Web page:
"You can turn the faucet on and off, the heat on and off, and the light switch on and off, but you can't turn gravity off." Jean Couch

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Eve Johnson

taught as a certified Iyengar yoga teacher for 18 years before being introduced to Spinefulness in 2016. Convinced by the logic, clarity and effectiveness of Spineful alignment, she took the teacher training course and certified in July 2018.

She continues to study closely with Jean Couch, the leading teacher of this work in North America, and has made several trips to Paris to study with Noelle Perez, and to Palo Alto to study with visiting French teachers.

She especially values Spinefulness for the presence and ease it brings to yoga postures and to everyday life.

Gravity is either your friend or your enemy. At each moment in your life, it's either holding you together or tearing you apart. 

In modern posture, we take our pelvis forward of the centre of gravity, like the man on the right.  The negative effects include: strain in every joint, tense, weak muscles, vulnerability to injury, and pain in our backs, feet, necks, knees and shoulders.

Spinefulness (spinal mindfulness) is based on a study of populations with a very low incidence of back pain. In these cultures, people remain strong and upright into old age. Spinefulness teaches you how to align your spine with gravity as you sit, stand, walk, bend and even sleep. 

Noelle Perez, of the Institute D'Aplomb in Paris, conducted extensive research into differences in lifestyle that might relate to back pain. The common thread is posture: pain-free people stand, sit and move slightly differently than we do. In fact, they do what all human toddlers do in order to walk while balancing a 10-pound weight on top of their spines.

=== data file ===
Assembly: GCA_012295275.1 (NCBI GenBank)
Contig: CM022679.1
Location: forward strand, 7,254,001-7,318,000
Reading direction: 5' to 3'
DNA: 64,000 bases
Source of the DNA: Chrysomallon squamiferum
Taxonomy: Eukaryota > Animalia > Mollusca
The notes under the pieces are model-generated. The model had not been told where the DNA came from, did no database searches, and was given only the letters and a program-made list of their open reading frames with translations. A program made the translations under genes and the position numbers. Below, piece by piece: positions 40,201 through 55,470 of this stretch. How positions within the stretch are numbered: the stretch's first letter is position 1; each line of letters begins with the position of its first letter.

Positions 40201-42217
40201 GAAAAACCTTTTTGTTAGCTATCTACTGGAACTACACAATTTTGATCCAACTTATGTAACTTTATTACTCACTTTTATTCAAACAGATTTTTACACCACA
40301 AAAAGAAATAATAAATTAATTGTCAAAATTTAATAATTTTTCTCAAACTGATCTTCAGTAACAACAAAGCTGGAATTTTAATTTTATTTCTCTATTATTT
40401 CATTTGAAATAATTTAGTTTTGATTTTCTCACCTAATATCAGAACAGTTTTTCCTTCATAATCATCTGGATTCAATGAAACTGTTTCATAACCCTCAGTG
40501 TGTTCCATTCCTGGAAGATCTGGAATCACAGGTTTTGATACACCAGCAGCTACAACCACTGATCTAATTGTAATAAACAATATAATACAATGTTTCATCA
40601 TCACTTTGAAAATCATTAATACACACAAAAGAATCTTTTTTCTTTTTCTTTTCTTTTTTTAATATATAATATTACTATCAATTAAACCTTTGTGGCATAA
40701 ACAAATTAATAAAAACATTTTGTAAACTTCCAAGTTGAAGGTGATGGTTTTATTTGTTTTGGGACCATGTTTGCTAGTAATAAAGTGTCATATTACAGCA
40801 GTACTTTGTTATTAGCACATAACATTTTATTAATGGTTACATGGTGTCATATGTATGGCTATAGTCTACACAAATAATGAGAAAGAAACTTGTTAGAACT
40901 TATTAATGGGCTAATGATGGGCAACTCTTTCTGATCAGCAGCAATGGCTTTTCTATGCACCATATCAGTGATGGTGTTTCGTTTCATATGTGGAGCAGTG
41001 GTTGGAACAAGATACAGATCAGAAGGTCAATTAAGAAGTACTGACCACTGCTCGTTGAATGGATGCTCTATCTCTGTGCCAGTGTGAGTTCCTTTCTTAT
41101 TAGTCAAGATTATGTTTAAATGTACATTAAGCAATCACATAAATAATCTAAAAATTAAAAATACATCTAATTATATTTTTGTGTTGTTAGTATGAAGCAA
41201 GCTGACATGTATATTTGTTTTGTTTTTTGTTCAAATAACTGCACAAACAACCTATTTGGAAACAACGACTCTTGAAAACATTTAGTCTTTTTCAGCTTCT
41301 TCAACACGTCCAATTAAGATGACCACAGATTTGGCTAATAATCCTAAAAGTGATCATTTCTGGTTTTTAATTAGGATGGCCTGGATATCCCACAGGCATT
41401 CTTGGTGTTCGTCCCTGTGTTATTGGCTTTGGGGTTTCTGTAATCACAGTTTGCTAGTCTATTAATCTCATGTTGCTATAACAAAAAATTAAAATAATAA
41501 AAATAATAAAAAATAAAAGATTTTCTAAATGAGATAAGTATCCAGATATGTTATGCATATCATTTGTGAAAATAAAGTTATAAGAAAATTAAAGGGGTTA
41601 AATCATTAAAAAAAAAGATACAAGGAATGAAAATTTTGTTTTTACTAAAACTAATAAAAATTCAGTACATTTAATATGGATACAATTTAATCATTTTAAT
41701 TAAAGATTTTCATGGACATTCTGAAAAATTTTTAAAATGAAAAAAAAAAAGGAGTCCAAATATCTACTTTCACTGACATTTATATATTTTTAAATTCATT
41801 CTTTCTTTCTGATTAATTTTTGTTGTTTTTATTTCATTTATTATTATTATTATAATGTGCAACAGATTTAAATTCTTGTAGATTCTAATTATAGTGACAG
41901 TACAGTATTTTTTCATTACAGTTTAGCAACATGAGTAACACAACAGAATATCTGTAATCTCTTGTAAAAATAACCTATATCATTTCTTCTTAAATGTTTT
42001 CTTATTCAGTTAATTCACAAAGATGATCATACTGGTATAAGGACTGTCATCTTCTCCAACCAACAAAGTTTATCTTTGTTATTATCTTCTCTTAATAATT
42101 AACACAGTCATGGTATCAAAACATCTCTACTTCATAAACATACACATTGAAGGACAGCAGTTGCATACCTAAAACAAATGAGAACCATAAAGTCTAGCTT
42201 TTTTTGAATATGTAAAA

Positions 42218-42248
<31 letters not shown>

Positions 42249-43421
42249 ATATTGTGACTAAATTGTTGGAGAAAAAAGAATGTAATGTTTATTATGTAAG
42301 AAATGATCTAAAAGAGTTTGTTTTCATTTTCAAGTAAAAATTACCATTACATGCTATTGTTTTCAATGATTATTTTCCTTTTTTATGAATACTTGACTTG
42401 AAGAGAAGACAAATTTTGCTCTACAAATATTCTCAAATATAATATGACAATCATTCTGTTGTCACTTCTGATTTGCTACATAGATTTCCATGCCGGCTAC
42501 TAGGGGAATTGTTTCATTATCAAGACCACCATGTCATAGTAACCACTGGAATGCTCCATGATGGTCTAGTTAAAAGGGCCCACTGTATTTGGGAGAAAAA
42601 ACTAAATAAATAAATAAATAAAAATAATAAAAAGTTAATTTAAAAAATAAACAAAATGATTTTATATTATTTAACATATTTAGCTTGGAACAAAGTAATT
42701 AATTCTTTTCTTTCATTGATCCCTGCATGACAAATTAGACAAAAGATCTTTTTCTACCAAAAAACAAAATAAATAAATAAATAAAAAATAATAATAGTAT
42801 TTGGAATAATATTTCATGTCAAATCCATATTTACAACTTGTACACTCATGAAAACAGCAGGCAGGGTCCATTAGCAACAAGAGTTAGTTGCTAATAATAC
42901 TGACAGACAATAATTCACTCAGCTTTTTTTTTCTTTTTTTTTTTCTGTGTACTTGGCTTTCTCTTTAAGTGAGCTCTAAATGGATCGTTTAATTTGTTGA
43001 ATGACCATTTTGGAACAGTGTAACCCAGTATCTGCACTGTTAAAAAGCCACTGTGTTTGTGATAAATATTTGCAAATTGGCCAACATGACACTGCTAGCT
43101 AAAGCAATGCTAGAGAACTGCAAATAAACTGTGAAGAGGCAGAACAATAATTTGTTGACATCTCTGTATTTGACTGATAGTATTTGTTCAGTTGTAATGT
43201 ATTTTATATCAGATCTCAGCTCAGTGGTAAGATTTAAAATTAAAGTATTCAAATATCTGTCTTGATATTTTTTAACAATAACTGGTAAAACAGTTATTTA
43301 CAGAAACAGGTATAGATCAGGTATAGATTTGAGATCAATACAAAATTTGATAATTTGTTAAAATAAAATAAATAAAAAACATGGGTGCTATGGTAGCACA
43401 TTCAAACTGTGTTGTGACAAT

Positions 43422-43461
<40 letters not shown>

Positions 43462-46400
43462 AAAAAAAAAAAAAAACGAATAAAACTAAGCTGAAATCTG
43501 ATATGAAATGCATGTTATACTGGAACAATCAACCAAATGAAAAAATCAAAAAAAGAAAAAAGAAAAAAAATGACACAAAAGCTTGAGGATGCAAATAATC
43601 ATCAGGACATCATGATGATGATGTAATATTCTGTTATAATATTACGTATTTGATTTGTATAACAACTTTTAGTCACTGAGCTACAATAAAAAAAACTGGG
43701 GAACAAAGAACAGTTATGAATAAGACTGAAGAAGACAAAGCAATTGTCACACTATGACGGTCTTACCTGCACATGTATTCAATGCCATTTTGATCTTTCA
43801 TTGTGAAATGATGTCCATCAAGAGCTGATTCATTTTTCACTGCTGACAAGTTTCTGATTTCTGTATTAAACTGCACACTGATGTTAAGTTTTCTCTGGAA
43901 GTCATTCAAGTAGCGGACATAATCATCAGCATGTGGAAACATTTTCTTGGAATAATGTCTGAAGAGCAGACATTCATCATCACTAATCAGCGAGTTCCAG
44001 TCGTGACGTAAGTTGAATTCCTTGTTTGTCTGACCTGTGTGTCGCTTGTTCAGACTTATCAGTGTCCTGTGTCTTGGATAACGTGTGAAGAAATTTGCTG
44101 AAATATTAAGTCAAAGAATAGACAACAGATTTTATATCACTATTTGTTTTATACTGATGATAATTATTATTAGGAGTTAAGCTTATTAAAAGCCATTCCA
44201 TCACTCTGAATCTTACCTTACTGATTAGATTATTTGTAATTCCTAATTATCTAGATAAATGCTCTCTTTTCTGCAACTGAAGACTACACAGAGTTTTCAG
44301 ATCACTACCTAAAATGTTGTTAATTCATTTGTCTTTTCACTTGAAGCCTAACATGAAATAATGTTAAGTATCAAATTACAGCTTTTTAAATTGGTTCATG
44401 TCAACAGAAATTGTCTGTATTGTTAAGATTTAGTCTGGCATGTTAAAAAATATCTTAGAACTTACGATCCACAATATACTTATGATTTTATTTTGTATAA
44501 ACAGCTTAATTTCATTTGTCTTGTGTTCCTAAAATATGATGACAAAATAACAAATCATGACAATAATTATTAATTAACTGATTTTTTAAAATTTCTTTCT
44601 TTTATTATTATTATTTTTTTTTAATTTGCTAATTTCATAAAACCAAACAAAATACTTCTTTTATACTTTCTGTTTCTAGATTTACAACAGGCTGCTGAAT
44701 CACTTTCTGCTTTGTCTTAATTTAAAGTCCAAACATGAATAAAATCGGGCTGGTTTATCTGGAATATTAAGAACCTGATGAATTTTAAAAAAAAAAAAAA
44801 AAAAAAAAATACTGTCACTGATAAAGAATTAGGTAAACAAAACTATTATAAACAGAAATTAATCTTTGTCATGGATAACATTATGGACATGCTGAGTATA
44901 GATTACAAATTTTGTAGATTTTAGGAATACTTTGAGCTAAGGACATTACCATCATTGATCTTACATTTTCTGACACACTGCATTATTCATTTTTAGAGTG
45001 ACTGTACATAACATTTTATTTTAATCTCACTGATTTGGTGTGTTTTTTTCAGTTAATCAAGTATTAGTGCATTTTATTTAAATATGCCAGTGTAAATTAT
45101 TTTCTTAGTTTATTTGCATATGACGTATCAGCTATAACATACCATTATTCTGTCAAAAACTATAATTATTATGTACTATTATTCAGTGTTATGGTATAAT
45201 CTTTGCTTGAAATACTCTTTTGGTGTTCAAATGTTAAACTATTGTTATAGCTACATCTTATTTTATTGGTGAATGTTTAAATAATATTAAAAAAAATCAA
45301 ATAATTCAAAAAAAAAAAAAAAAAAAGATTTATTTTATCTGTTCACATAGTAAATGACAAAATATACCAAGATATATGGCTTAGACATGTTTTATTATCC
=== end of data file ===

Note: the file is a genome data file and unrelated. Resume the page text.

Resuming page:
• they put their buttocks behind them, in line with their legs.

• they have a straight back, that rises from a short sharp arch where the lowest spinal vertebra meets the sacrum.

• their bones bear weight and their muscles relax.

By age three, most of us have taken on the posture of our parents. All children want to fit in. And children and adults alike mirror the posture of the people around them. Posture is cultural. That's good news in a traditional village, especially among people who carry weight on their heads. Children maintain a relaxed upright posture, in line with gravity. In heavily industrialized countries, children imitate adults whose bodies have been thrown off balance. We sit in badly designed chairs and car seats, work long hours hunched over computers and slouch on soft couches.

SPINEFULNESS teaches us how to regain the balanced posture that is  our birthright. Living on the axis, in harmony with gravity, puts our centre of gravity back in the centre. It allows our joints to move as they were designed to move, without friction.

Spinefulness reduces or relieves joint pain in all parts of the body and is especially helpful with low-back problems. It's non-invasive. It can be done in loose, comfortable clothing, no special clothes required. It's accessible to almost everyone. If you can get up and down from a chair, you can take a Spinefulness class. If you can get up and down from the floor, you can do an intensive. And it puts you in charge. Spinefulness teaches you why your back hurts and how to change your posture to make it stop.